Stun Guns – Right To Bear Under The Second Amendment and The Use Of Excessive Force

Stun Guns Are Protected Under The Right To Bear Arms

In a short opinion, the United States Supreme Court unanimously reversed a decision by the Supreme Judicial Court of Massachusetts, which upheld a Massachusetts law prohibiting the possession of a stun gun.   The Supreme Court noted that the Massachusetts Court focused on whether or not stun guns were “dangerous per se at common law and unusual.” This statement ignored statements in Heller, an earlier U. S. Supreme Court opinion, that held that the Second Amendment extends to all arms “…that were not in existence at the time of the founding.”   

Since the Missouri Constitution protects the right to bear arms and is interpreted the same as the right to bear arms provision in the United States Constitution, stun guns are also constitutionally protected under Missouri law. Statutory provisions In Missouri do not prohibit possession of a stun gun or its use unless they are used as an offensive lethal weapon. (Mo. Rev. Stat. §§ 571.030, 556.061.)

Excessive Force

Despite the existence of laws in Missouri that protect the possession of stun guns local government needs to be concerned because there is substantial liability for the use of a stun gun when it  is  used to inflict excessive force in carrying out law enforcement activities.

A jury recently found that the City of Ferguson and one of its officers was liable for the use of excessive force in making an arrest involving the use of a Taser[1]. In the Moore case a 31-year-old man weighing approximately 135 pounds was totally naked and running down the street yelling “God is good,” “glory to God,” and “I am Jesus.” Several 911 calls were and a Ferguson Police Department officer was dispatched. When the police officer arrived at the scene he tried to get Moore away from the street; however, Moore rushed the officer with his fist-closed pinwheeling his fists. Moore ignored the officer’s commands to get down. The officer then tased Moore who collapsed to the ground. The office believed that Moore was continuing to resist so the officer tased Moore three more times. The Taser record showed that Moore had been tased four times within a span of about seven seconds. Moore apparently went into cardiac arrest sometime after the second tazing and died. The family and the estate of Moore brought a wrongful death action resulting in a 3 million Dollar verdict against the City and the officer.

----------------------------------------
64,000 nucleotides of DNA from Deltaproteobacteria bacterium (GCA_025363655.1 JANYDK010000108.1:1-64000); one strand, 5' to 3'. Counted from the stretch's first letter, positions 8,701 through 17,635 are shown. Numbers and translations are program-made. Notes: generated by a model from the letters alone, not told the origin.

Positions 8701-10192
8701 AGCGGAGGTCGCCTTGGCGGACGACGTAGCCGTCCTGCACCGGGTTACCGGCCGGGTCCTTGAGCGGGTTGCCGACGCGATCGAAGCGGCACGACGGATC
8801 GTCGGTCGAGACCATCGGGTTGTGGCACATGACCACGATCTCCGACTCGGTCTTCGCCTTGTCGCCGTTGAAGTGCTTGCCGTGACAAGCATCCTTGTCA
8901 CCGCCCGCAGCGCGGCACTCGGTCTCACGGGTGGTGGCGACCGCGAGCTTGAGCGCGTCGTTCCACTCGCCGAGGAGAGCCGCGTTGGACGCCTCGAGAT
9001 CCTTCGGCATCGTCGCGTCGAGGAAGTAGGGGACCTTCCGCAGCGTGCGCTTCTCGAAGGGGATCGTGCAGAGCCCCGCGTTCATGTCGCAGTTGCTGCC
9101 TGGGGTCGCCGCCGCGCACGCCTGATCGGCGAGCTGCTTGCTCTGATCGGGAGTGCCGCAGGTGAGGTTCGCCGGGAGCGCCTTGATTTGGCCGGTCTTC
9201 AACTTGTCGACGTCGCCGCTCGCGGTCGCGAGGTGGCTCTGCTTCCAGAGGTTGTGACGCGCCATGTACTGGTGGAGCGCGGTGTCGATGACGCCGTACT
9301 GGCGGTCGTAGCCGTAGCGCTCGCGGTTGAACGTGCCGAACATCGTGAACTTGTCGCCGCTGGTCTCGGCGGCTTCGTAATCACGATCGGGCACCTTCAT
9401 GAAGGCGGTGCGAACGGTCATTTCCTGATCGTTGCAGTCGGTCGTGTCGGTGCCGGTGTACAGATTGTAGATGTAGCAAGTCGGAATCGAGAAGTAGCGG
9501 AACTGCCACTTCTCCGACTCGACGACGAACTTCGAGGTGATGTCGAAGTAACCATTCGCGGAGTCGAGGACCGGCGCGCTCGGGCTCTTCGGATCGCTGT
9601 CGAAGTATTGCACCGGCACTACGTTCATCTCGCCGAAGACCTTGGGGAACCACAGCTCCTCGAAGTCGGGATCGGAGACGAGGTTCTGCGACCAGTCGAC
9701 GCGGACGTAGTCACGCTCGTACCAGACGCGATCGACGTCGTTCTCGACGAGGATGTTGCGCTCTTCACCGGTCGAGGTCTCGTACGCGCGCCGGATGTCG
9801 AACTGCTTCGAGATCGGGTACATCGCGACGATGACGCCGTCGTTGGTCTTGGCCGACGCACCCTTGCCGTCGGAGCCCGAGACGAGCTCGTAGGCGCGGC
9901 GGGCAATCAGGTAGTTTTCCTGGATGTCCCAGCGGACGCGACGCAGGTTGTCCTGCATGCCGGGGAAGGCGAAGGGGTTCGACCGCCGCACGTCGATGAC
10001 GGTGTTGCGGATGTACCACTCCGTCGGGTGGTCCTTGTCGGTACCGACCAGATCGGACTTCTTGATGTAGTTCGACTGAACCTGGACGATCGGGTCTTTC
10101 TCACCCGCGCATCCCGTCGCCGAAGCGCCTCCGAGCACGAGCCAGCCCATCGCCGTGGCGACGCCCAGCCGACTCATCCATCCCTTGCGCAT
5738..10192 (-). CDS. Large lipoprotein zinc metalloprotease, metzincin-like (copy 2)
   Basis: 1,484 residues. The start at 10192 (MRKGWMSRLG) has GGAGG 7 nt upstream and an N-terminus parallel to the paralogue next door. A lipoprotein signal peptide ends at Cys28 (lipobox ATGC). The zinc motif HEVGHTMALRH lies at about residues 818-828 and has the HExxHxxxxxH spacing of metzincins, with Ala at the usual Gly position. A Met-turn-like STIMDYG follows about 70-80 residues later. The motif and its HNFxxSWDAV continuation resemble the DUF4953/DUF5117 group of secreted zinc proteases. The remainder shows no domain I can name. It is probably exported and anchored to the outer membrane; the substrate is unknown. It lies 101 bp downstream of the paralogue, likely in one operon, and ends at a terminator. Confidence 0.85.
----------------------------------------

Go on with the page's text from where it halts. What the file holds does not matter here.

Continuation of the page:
[1] For the purpose of my analysis the difference between a stun gun and a Taser is not legally consequential because functionally they are similar.

Howard Wright© 2016

This entry was posted in Law and Policy and tagged , , , , , . Bookmark the permalink.

Leave a Reply

Fill in your details below or click an icon to log in: Logo

You are commenting using your account. Log Out /  Change )

Facebook photo

You are commenting using your Facebook account. Log Out /  Change )

Connecting to %s